FACILITIES
Transshipments

Freeport

Bonded Warehouse

Warehouse Facilities

SHIPPING TERMS All in rate - Freight rate which is inclusive of all surcharges and extras. This type of freight rate is to be found in the liner trade.

 

Bill of Lading - Document issued by a ship-owner or Freight Forwarder to a shipper. It serves as a receipt for the goods, evidence of the contract of carriage and document title.

 

Breakbulk - Relating to cargo lifted on and off ships one piece or bundle at a time by means of cranes and derricks, as opposed to cargo shipped on trailers or in shipping containers. Such goods may be described as breakbulk cargo.

 

Bunker Surcharge – Extra charge applied by shipping lines, or set by liner conferences on behalf of their members, to reflect fluctuations in the cost of bunkers. This surcharge is expressed either as an amount per freight ton or as a percentage of the freight. Abbreviated to b/s or as b.a.f (bunker adjustment factor).

 

Congestion surcharge – Extra charge applied by the shipping lines, or set by liner conferences on behalf of their members, to reflect the cost of delay to their ships at a particular port caused by congestion.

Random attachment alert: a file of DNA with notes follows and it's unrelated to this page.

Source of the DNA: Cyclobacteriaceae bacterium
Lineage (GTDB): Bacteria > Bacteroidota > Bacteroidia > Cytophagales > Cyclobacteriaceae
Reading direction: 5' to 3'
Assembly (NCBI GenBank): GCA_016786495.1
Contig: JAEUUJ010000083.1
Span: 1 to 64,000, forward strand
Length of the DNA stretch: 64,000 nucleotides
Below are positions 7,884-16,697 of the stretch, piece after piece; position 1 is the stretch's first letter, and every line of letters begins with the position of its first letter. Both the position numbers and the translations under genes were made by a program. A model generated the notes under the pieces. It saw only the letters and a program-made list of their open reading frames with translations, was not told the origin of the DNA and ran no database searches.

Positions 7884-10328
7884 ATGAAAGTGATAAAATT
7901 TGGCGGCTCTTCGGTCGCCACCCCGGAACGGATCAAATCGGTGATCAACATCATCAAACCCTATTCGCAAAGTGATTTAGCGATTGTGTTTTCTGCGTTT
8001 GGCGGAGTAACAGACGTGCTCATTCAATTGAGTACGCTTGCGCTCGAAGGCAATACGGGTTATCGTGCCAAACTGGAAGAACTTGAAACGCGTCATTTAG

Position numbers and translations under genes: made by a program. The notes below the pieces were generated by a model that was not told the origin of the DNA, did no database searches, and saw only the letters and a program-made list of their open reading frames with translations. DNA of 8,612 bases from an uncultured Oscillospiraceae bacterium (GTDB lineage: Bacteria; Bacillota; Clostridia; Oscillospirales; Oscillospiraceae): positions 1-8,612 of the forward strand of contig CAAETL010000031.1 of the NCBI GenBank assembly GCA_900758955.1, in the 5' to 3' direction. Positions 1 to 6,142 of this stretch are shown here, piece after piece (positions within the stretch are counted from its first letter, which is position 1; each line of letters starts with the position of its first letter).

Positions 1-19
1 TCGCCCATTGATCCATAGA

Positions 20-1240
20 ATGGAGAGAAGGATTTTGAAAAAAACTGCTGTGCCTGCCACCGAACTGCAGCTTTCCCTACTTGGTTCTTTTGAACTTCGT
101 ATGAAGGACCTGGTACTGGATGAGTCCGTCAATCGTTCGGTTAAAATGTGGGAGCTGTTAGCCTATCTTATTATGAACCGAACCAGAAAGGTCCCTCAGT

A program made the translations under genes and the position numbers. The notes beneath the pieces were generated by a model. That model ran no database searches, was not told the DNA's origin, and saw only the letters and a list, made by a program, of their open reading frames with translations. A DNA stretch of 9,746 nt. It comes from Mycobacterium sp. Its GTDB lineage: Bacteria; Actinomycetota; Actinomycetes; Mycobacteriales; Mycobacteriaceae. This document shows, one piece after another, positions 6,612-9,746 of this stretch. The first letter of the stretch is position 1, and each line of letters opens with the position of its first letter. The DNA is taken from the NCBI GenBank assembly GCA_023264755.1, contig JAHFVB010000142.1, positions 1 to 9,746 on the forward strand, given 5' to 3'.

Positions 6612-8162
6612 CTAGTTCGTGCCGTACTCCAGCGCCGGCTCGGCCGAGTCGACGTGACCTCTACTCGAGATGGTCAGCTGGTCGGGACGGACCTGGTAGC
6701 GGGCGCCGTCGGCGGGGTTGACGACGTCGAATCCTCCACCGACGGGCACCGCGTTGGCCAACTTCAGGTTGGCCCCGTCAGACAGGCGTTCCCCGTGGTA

Container Freight Station (CFS) – Place where consignments are grouped and packed into a shipping container or where such consignments are unpacked.

 

Container yard (CY) - Place to which full container loads are delivered by the shipper to the ocean carrier and to which empty containers are returned.

 

Cost and freight (C & F) – Sales term denoting that the seller is responsible for arranging and paying for the carriage of the goods to the agreed port of discharge. Risk of loss and damage generally passes to the buyer when the goods pass ship’s rail at the port of loading.

 

Cost insurance and freight (CIF) – Sales term denoting that the seller is responsible for arranging and paying for the carriage of the goods to the agreed port of discharge and for the insurance of the goods covering the period of carriage involved in the contract of sale. The risk of loss and damage generally passes to the buyer when the goods pass ship’s rail at the port of loading.